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Ban must go to Burma

An opportunity will be wasted if the UN secretary-general does not visit the rogue state while in the area

Published on December 10, 2007

UN Secretary-General Ban Ki-moon arrived in Bangkok yesterday for a three-day stay. Apart from meeting Thai luminaries and having an audience with His Majesty the King, he must take this opportunity to go to Burma and demonstrate his seriousness and interest in the situation there. He must show that the United Nations, which he leads, is following up on the developments there closely. If he does not go to Burma, this could be an opportunity lost.His visit to Bangkok also coincides with the release of a report by Human Rights Watch. It reveals the harsh reality facing the Burmese people and the lies perpetuated by the junta. According to the report, many more Burmese were killed and imprisoned in the violent crackdown on monks and protesters in September than the junta has admitted.

Human Rights Watch (HRW) says that at least 20 were killed and thousands jailed. UN Human Rights Council special rapporteur Paulo Sergio Pinheiro put the number at 31 killed, 74 still missing and 650 in custody. The junta said that only 15 people were killed in the crackdown.

The HRW report, which was based on more than 100 interviews with eyewitnesses in Burma and Thailand, concluded that the junta's security forces shot into crowds using live ammunition and rubber bullets. They beat marchers and monks before dragging them onto trucks and throwing them in jail. In addition to the monks, many students and other civilians were killed, although without full and independent access to the country, it is impossible to determine the exact casualty figures.

One of the latest developments the report did not touch on was the increase in the number of arrests and torture of journalists and stringers working for foreign news organisations or news organisations set up by Burmese in exile. Over a dozen Burmese journalists are now behind bars. Several more are currently in hiding. Some journalists were exposed by the junta's militia and volunteers working for the Union of Solidarity and Development Association, and were taken into custody and tortured. These thugs continue to identify persons working for the pro-democracy movement and media organisations.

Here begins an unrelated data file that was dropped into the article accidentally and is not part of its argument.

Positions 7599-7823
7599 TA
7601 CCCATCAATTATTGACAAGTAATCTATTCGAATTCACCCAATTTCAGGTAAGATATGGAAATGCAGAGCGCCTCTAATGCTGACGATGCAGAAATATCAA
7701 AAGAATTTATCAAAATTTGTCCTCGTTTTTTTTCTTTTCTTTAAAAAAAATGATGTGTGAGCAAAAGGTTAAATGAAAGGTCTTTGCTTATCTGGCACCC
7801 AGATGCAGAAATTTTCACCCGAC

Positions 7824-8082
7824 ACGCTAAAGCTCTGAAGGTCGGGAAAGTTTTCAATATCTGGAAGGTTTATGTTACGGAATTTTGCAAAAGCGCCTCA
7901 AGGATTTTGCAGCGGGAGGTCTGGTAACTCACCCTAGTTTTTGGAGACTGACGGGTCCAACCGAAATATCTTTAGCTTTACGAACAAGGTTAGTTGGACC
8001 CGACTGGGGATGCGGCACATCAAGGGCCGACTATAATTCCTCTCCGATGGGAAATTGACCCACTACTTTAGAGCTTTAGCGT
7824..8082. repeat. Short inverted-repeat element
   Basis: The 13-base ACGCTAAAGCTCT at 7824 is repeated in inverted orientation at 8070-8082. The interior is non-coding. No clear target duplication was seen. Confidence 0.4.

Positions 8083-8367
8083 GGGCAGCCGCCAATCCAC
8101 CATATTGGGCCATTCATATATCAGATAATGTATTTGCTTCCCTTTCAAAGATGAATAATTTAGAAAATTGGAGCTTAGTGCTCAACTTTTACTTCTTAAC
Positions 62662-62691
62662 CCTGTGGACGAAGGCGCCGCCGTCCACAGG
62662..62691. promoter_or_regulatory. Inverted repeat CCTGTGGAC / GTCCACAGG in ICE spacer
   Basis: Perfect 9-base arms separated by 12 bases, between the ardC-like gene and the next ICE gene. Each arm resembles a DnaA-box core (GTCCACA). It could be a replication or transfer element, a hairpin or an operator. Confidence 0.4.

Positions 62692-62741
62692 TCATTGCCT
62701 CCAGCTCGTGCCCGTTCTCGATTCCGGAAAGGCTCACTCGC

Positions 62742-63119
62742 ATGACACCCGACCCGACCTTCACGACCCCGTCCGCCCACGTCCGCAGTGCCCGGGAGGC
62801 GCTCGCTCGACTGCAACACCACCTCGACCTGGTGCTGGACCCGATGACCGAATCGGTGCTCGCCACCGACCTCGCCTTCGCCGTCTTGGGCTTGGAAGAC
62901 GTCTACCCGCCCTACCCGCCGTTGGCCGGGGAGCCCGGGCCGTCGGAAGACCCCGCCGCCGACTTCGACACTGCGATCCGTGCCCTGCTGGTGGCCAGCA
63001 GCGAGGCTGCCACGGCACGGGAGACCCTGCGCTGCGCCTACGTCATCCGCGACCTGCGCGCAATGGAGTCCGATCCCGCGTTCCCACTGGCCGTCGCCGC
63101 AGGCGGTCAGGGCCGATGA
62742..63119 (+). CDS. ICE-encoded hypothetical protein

Therefore, it is imperative that Ban take up this matter with the junta. Since he is in Bangkok, it would not much time for him to travel to Burma. Any resistance on the part of the junta to his visit would be condemned. After all, the junta has pleged to cooperate with the UN, especially its special envoy for Burma, Ibrahim Gambari. The presence of Ban in Rangoon would boost the UN's role and make a strong impression internationally of the UN's seriousness and conviction in seeing this dialogue on national reconciliation proceed.

After a strong show of enthusiasm among members of the UN Security Council and an international outcry, the Burmese junta is buying time, hoping that the will of the international community would soon wane. Meanwhile, the junta is betting on its democratic process, known as the seven-point road map. But this process is not acceptable because the junta is determined to exclude opposition leader Aung San Suu Kyi from the constitution-drafting process. Current consultations, which started last month, continue to be limited and sluggish.

The UN process must be accelerated otherwise it will be stalled and would eventually play into the junta's hands as in the past. As always, the junta is trying to undermine Suu Kyi's role. In the beginning, the junta preferred to deal with pro-democracy students, who turned out to be more lethal and unyielding. Then the junta played the ethnic card against Suu Kyi, trying to drum up support from minority groups that struck cease-fire agreements with the government in exchange for agreeing to turn against her. So far, all of these attempts have proved ineffective. Rangoon is now looking for a way to woo millions of Burmese expatriates living around the world to return and help prop up the regime. It will be a hard sell.

Obviously, the junta is betting that playing the UN card is the best way for it to buy time at this juncture. China and Russia, its allies on the security council, continue to play the role of saviour, no matter what happens. Therefore, it is incumbent on Ban to change the current equation by throwing the UN's weight on the junta.

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